Changing viewpoint leads Farrow to sign on as M7 co-chair

Business in Waukesha County

Paul Farrow, center, and Gale Klappa look on as Brookfield Mayor Steve Ponto speaks at the Milwaukee Tool groundbreaking in 2016.

It took a couple tries to convince Paul Farrow to become a co-chair of the Milwaukee 7. The Waukesha County Economic Development Corp. had shut down not long before he was elected and creating a new entity was a top priority for him.

So when Gale Klappa asked him to take on the M7 role last year, Farrow declined, citing the need to focus on getting what became the Waukesha County Center for Growth off the ground.

Paul Farrow, center, and Gale Klappa look on as Brookfield Mayor Steve Ponto speaks at the Milwaukee Tool groundbreaking in 2016.

But he also questioned whether the M7 was a worthwhile investment for Waukesha County, which contributes $12,500 to the organization each year, and left open the possibility of pursuing other economic development alternatives.

“That was really the question: What does it do for us?” Farrow said, noting even the visual of the group’s co-chairs, leaders of two Milwaukee-based companies and the Milwaukee mayor, made the M7 seem Milwaukee-centric. “The other counties were like, ‘Where’s our voice?’”

Fast forward a year and the Center for Growth has been established and now has leadership from Tim Casey and the Waukesha County Business Alliance.

Farrow said his thinking about M7 has changed over the past year, and he also recognizes he can either criticize from the outside or be involved to make a change. So when Klappa asked him a second time if he would be an M7 co-chair, Farrow was much more receptive.

He still spent more than a month gathering input from officials in other counties before accepting. One of the lessons from those conversations was just how interconnected the seven counties are. At least 10 percent of the workforce in each of the seven counties comes from other M7 counties, according to U.S. Census Bureau estimates.

“That’s what we’ve got to continue to remember, the seven county region is interconnected in so many ways beyond the roads,” Farrow said.

Waukesha County is among the most connected to the other counties, with more than 37 percent of its workers living in one of the other six counties, including more than 25 percent coming from Milwaukee County.

Milwaukee Mayor Tom Barrett said he was “very pleased” Farrow joined M7 as a co-chair and was happy to have him on the team.

“I think he brings a wealth of experience from Waukesha County and that’s important to what we’re trying to do in Milwaukee 7, which is grow the entire region,” Barrett said.

Just because the counties are interconnected, doesn’t mean Farrow isn’t competitive. He came into office with the goal of making Waukesha County the epicenter for economic growth in the region and said he wants the county to be the No. 1 contributor to the state’s GDP.

“You can be passionate, and I am, about Waukesha County,” he said, noting if Waukesha grows to be the largest portion of state GDP, there will be benefits for the region and if nothing else, the county can push Milwaukee to greater heights.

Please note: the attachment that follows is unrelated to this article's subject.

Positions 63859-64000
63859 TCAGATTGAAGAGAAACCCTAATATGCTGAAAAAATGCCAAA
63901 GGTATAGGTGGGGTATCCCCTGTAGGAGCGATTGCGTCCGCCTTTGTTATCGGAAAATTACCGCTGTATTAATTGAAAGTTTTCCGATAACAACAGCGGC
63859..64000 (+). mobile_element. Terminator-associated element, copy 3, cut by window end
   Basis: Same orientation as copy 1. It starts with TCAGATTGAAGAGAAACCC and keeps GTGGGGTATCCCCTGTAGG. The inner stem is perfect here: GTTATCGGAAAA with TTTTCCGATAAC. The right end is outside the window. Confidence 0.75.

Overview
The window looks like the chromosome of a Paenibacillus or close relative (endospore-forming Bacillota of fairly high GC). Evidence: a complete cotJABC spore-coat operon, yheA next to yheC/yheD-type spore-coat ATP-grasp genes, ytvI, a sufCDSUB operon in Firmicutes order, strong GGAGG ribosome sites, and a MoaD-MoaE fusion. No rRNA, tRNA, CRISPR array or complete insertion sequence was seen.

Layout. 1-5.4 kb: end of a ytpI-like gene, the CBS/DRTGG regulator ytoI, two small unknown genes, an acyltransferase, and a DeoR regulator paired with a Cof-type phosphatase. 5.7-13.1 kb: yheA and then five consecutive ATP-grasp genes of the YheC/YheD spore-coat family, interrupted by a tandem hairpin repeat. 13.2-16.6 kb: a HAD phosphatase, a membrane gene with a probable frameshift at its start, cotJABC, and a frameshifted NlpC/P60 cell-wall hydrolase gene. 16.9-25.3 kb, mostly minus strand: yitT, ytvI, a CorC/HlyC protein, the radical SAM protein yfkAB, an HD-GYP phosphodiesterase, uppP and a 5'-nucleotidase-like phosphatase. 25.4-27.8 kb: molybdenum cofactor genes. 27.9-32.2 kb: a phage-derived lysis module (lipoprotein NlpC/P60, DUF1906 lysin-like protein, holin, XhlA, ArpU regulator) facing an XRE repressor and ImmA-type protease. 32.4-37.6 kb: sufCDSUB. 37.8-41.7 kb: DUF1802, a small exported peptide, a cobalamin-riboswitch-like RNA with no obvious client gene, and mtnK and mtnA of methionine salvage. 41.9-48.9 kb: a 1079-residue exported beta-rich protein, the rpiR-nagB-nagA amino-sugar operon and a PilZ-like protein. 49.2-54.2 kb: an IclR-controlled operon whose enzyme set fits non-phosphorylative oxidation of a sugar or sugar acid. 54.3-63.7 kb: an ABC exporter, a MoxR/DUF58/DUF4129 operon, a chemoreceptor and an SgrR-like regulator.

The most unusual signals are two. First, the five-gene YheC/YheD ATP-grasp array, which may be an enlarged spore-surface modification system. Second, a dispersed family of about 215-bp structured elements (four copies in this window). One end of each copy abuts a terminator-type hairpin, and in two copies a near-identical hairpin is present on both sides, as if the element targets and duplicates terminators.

Barrett said he believes everyone is on the same team and growth in one area can benefit the region as a whole.

“I think we all recognize we are better off having the jobs in southeastern Wisconsin,” he said.

One of the key pieces in achieving Farrow’s goals is the success of the Waukesha County Center for Growth. Since it was established last year, the organization has brought on staff to work with small businesses and on workforce development. Farrow said the center is now beginning to work with banks in the county on establishing a revolving loan fund.

Farrow pointed out all of the counties in the M7 have their own economic development organizations. The county EDOs function like an intranet, he said, working within the county’s borders to help businesses grow and solve their challenges.

M7 should function more like the internet, allowing the sharing of best practices across county lines and bringing the region to the rest of the world.

“All the counties have turnkey properties … I think the biggest issue that we’re still facing is the workforce,” Farrow said, suggesting M7 can take the lead in sending the message to companies outside the region that southeastern Wisconsin has a ready workforce. “We should be able to solve the problem working in collaboration with all these entities.”

Farrow also said there is work M7 can do that goes beyond recruiting new companies to the region, whether it’s communicating information via its website or making certain pieces of data available.

“It’s not always going to be a brand new company,” he said.

He said he’d also like to see more specific yearly numbers from M7, noting information is often presented in cumulative fashion.

“They’re looking at year-to-year growth capability,” Farrow said of local-level EDOs.

Casey said he’s happy to have a voice for Waukesha County at the top of Milwaukee 7, but added he’s had a good working relationship with the organization. In particular he highlighted M7’s work on the expansion of Milwaukee Tool.

Casey said the Center for Growth meets regularly with M7 and Wisconsin Economic Development Corp. staff.

“You always need to be working on communication and collaboration,” he said.

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Arthur Thomas
Arthur covers manufacturing for BizTimes. He previously was managing editor at The Waukesha Freeman. He is a graduate of Carroll University and did graduate coursework at Marquette. A native of southeastern Wisconsin, he is also a nationally certified gymnastics judge and enjoys golf on the weekends.